It’s tough to get good diversification when you own individual stocks. After all, you may need between 30 and 100 different stocks for many experts to consider you appropriately diversified, and managing the regular purchase of so many different stocks can be a big headache.
Then you have to contend with the sheer expense. Unless you’re able to buy fractional shares of stocks, you’ll likely have to shell out tens of thousands just to buy one share of each company you need to diversify.
If you don’t have that much money available to invest at once, you’d have to purchase stocks more slowly—and have a lower (and riskier) amount of diversification until you saved enough money.
Greater Demands on Your Time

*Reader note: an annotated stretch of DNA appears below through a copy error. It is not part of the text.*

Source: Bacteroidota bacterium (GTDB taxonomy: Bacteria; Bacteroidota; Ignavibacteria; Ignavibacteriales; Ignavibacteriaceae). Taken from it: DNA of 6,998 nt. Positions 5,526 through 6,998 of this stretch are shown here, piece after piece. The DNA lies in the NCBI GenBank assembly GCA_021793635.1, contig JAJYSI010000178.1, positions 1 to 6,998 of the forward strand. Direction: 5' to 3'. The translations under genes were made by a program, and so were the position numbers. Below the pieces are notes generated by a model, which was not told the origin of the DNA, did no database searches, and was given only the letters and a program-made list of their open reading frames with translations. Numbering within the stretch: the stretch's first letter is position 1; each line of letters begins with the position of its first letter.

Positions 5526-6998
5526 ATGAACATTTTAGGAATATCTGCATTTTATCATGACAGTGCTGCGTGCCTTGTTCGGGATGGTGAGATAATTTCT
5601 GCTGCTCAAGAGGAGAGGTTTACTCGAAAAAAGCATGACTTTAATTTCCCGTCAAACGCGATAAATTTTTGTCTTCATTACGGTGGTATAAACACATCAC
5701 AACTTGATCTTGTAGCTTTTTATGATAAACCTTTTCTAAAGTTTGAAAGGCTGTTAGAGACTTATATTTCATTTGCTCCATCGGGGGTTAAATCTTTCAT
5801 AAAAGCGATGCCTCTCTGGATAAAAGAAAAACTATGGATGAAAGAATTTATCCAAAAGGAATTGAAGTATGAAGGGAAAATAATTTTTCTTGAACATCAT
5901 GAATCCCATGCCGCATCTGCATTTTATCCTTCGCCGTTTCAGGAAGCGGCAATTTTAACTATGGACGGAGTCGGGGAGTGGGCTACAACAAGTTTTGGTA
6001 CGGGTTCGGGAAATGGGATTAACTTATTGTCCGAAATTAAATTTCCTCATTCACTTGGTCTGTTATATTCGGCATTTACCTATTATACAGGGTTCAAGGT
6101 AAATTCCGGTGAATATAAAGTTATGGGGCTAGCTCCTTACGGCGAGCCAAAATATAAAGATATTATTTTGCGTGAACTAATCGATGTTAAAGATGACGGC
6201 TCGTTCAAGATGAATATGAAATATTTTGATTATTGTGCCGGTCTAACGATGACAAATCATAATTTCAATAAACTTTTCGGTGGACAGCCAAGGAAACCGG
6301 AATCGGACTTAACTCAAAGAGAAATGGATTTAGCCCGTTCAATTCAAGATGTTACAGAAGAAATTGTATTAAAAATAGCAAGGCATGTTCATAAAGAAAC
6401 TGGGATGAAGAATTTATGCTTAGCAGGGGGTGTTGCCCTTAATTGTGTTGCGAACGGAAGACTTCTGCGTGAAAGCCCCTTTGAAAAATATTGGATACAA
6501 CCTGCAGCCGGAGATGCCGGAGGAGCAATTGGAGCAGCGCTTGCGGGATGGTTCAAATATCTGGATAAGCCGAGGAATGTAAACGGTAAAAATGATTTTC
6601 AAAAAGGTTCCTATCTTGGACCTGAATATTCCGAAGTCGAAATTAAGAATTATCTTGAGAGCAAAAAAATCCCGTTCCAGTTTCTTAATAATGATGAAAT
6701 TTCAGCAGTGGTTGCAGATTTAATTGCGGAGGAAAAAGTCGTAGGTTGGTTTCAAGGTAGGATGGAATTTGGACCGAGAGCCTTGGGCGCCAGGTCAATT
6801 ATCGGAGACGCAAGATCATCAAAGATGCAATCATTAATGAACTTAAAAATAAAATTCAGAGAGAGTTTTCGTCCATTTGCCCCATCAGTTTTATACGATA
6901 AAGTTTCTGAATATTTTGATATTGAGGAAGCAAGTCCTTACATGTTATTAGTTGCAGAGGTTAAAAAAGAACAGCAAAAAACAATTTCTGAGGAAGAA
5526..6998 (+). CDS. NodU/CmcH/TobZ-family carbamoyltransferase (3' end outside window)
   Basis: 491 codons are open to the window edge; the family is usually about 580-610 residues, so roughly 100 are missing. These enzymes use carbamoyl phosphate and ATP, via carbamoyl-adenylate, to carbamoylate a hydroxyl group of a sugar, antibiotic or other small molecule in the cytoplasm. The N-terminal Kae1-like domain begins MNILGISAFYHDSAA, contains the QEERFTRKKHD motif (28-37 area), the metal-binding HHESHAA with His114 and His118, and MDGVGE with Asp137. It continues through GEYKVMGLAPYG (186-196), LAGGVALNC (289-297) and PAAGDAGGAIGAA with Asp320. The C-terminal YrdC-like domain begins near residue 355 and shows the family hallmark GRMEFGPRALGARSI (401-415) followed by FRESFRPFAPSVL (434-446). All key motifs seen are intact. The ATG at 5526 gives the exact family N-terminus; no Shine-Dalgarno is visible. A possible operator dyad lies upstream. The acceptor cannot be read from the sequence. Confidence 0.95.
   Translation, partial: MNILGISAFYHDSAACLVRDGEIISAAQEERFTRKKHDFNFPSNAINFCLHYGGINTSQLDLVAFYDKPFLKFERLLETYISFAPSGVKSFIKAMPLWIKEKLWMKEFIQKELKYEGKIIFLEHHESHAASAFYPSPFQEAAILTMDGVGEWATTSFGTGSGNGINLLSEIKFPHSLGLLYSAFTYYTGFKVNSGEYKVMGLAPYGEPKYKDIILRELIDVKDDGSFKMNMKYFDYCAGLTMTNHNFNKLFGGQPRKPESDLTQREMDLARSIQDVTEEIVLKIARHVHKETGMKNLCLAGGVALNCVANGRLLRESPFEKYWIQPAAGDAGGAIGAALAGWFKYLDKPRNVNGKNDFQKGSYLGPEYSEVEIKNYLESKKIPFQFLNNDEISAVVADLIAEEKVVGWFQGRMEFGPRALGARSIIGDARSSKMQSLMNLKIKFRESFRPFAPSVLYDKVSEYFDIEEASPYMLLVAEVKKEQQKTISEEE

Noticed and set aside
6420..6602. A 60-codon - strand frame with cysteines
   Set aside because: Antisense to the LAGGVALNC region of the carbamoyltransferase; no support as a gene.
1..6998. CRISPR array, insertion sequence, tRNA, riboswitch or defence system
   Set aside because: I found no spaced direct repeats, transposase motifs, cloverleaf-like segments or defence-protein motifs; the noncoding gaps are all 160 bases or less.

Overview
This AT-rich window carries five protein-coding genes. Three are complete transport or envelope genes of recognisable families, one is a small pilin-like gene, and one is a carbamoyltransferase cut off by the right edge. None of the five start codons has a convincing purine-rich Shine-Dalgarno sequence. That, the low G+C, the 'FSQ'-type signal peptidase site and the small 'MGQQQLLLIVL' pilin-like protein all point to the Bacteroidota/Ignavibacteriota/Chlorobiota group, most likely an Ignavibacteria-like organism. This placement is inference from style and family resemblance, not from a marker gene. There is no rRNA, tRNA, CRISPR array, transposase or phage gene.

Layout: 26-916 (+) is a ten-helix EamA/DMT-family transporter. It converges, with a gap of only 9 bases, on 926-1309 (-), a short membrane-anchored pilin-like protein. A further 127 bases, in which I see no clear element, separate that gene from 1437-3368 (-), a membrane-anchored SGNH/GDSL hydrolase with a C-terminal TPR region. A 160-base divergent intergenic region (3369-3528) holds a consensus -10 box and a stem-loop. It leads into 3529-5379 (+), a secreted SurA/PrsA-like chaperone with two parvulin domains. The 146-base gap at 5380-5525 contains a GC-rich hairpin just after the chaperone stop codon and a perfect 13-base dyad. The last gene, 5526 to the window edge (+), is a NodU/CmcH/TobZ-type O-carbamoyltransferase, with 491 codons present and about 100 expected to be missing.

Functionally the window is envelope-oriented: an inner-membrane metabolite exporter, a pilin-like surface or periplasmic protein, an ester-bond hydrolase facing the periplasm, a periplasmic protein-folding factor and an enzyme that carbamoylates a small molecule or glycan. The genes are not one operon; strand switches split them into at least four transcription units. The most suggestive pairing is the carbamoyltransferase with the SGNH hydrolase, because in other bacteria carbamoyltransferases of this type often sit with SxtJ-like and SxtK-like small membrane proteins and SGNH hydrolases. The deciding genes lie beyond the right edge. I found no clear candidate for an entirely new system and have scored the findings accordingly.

Mutual fund management fees might be expensive, but you’re getting a major benefit in exchange: The fund manager takes care of your money.
When you buy individual stocks, you have to manage your portfolio yourself. That means following all developments in the companies you own and adjusting the asset allocation in your portfolio as needed. Doing all of that can get very time consuming.
”Even large companies see their fortunes change over time, so investors have to keep doing their homework to check that their original investment logic continues to hold up,” says Nick Bormann, managing partner at Bormann Wealth Management. “Knowing when to sell a stock is often harder than the decision to buy it.”
You will have to spend a great deal of time monitoring the performances of the companies you choose and overall economic conditions so you can adjust your holdings accordingly. That can mean spending time every day reviewing your investments, which may be more of a commitment than you’re willing to make.
Higher Level of Volatility